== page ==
September 22, 2006


'Republicans Will Make History' (KEN MEHLMAN, September 22, 2006, Wall Street Journal)

Here at home, we are also working to reform government. We live in a global economy, one in which it is just as easy to create jobs in India as it is in Indiana. Republicans understand this, which is why we are committed to lower taxes, less regulation and fewer lawsuits. Republicans have cut taxes every year since George W. Bush was elected president. We have streamlined regulations, reformed bankruptcy laws, offered choice to Medicare recipients, and limited class-action lawsuits. The Democrats opposed every single one of those reforms -- and they are pledging to stand in our way as we move forward.

Republicans want to eliminate the death tax once and for all. Democrats want to bring it back. Republicans want to explore new sources of energy to bring gas and heating prices down. Democrats want to block domestic exploration. Republicans want small businesses to be able to band together to provide health care to their employees at a reasonable price. Democrats don't believe entrepreneurs should have that freedom. Republicans want all parents to have the choice of where they send their kids to school. Democrats would limit that choice to the rich and powerful. The list goes on and on.

It would be foolish not to acknowledge the challenges Republicans face this election cycle. We are up against history. It has been close to a century since Republicans have held the White House and the House of Representatives for eight straight years. Winning four elections in a row doesn't happen that often.

You can understand that Democrats oppose all these things. What's harder to explain is why National Review types do.

Posted by Orrin Judd at September 22, 2006 12:33 PM

NR types have the inside-the-beltway disease, too much cocktail

Posted by: sam at September 22, 2006 12:53 PM

I think the criticism that they are 'afraid of governance' (as I believe Orrin put it) is too accurate.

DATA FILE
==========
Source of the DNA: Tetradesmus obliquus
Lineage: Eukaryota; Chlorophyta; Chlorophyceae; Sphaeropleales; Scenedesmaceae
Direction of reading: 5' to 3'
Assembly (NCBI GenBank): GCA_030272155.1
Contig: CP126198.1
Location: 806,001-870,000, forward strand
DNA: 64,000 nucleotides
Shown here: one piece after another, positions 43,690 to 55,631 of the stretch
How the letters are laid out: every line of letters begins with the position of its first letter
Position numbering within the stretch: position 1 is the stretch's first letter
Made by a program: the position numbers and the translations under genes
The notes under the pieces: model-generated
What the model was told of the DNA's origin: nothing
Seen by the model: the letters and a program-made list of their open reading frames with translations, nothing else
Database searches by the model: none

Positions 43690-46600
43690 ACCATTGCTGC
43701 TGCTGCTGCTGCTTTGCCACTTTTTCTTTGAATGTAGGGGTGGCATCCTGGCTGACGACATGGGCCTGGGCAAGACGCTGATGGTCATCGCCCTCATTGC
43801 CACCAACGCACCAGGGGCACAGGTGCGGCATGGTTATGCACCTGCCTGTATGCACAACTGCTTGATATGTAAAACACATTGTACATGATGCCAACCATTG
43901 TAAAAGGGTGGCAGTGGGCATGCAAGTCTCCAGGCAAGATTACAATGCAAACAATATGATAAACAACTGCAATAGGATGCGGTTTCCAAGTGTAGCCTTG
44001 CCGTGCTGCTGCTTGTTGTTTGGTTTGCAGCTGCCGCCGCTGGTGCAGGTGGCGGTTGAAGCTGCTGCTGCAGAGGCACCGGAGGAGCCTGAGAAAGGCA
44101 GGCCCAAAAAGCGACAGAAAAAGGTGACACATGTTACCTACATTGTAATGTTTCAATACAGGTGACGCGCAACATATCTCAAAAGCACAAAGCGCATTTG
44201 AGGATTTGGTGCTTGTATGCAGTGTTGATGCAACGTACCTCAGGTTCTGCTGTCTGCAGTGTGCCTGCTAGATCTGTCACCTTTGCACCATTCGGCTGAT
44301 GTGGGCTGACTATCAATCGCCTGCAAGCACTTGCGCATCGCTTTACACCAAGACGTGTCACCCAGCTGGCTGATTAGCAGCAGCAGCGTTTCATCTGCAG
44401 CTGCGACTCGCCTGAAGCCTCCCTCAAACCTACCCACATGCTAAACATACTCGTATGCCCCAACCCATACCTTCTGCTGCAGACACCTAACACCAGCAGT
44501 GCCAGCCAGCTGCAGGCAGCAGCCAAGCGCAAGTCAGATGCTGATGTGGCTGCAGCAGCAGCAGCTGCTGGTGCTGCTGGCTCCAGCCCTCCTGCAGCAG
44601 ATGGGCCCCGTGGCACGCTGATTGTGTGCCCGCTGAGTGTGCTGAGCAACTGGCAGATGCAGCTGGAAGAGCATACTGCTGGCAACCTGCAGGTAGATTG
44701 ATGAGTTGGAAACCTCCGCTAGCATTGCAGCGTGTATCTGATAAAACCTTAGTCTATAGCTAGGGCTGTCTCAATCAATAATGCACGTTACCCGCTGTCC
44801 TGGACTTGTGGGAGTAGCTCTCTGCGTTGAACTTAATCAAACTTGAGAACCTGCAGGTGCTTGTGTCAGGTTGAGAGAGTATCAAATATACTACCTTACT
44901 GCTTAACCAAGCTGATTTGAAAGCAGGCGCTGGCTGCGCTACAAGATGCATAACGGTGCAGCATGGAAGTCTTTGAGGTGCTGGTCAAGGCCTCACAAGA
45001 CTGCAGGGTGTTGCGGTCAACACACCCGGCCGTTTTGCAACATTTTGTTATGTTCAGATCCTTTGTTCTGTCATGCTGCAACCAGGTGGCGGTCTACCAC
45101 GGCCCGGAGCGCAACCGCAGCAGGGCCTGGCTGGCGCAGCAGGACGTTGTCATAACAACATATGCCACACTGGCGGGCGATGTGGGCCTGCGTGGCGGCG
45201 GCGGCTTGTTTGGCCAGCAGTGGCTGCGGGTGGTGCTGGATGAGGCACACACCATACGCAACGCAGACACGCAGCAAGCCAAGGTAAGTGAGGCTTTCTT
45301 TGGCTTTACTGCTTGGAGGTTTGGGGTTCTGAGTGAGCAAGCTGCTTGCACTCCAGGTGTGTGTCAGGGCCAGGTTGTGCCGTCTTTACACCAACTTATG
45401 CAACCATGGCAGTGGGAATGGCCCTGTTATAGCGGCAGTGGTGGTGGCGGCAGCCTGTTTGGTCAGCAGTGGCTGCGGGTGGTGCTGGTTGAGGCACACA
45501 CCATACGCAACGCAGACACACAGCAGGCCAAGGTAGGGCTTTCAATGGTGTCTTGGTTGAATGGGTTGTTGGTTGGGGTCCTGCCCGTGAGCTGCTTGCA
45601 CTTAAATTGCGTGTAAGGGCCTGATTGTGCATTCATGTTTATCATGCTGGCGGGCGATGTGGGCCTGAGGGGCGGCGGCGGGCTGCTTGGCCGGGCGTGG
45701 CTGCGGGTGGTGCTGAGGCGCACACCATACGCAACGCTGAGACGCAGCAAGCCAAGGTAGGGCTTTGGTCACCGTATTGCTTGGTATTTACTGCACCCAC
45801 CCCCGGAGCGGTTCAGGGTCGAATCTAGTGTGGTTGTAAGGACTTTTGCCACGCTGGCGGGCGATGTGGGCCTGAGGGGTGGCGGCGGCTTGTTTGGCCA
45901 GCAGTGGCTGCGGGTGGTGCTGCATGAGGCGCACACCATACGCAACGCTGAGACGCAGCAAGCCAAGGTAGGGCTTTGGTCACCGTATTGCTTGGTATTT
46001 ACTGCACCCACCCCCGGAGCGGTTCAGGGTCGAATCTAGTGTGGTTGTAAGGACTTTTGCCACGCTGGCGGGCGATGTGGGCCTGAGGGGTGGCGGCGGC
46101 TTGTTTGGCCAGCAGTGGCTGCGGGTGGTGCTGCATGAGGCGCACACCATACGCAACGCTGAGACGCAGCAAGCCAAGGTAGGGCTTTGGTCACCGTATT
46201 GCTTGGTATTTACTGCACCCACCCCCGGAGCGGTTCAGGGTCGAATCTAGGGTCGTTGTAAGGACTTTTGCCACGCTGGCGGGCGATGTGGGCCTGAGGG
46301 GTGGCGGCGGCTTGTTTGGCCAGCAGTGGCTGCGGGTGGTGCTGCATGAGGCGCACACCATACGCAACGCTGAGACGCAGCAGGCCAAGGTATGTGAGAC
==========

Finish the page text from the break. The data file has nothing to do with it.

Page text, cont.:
Posted by: jim hamlen at September 22, 2006 2:41 PM

National Review types: 2 reasons: 1. some of them were selling their books, and need their mugs on TV. Criticizing Bush and the Republicans is their fastest way to the MSM heaven. 2. Like the left, they believe Bush is dumb. They condescend to "support" Bush who, they believe, was doing their biddings. But "that SOB doesn't stay bought (dumb)", the dummy dares think for itself. That is outrageous.

Posted by: ic at September 22, 2006 2:43 PM

On the other hand, sometimes the "National Review" screechers get it exactly right:

Why does the Dems' current euphoria remind me so much of Red Sox fans in August?"

(Or at least pass along a great line.)

Posted by: Raoul Ortega at September 22, 2006 6:45 PM

I concur that the "fear of governance" has a lot to do with it. The voter coalition which has brought the conservative movement to victory after victory consists of sub-movements some of the NR people would jettison, now that the bill is coming due. Now some of them resemble nothing so much as Marlowe's Dr. Faustus, as he waits to be carried off to Hell:

Ah Faustus, Now hast thou but one
bare hour to live, and then thou must be
damned perpetually. Stand still, you
ever-moving spheres of Heaven, that time
may cease, and midnight never come. . ..

To turn on the right to life or even the RKBA now would shatter the coalition, probably forever. To merely throw a midterm election, however, permits the worldly and elitist CINO's (conservatives in name only) keep the death machine in place without exposing their treachery. "Too bad." they will tell us, "We can't get you more Scalia and Thomas justices now--the babies will just have to keep going into the dumpster."

Posted by: Lou Gots at September 22, 2006 9:16 PM

It's a coalition dominated by conservative Christians, with whom the neocons, Darwinists and libertarians are a poor fit.

Posted by: oj at September 22, 2006 9:49 PM

If the coalition is dominated by any one component, it cannot work. That is the Marxist model, in which one vanguard sets the party line for the entire united front.

The way in which the conservative voter coalition functions is that each element "dominates" its area of concern. Religions conservatives get live babies and family values, RKBA people get gun rights, neocons get vigorous foreign policy, econocons get their tax cuts, libertarians their ownership society, and everyone defers to his shipmates with respect to one another's domains.

That's what the matter with Kansas: live babies are worth repealing the death tax. Ideologues don't get this, but conservatism is the absence of ideology.

Posted by: Lou Gots at September 23, 2006 6:32 AM

Yes, conservatism isn't naturally about coalition, but about ideas. That's why over the next few years the core will be joined by like-minded black and Hispanic Christians, orthodox Jews, Muslims, etc. and the libertarians will switch to the party of permissiveness. The paleos are just out of luck.

Posted by: oj at September 23, 2006 8:31 AM

Are the paleos the guys sitting in the corner over at NRO?

Posted by: erp at September 23, 2006 10:07 AM

Derbyshire and the other Right Darwinists.

Posted by: oj at September 23, 2006 10:50 AM

Thanks. I thought so, but I haven't clicked over there in years. When I hear Kristol's voice on TV (my husband's watching, not me), the whining sneer sounds like nails scraping on the blackboard.

Posted by: erp at September 23, 2006 11:52 AM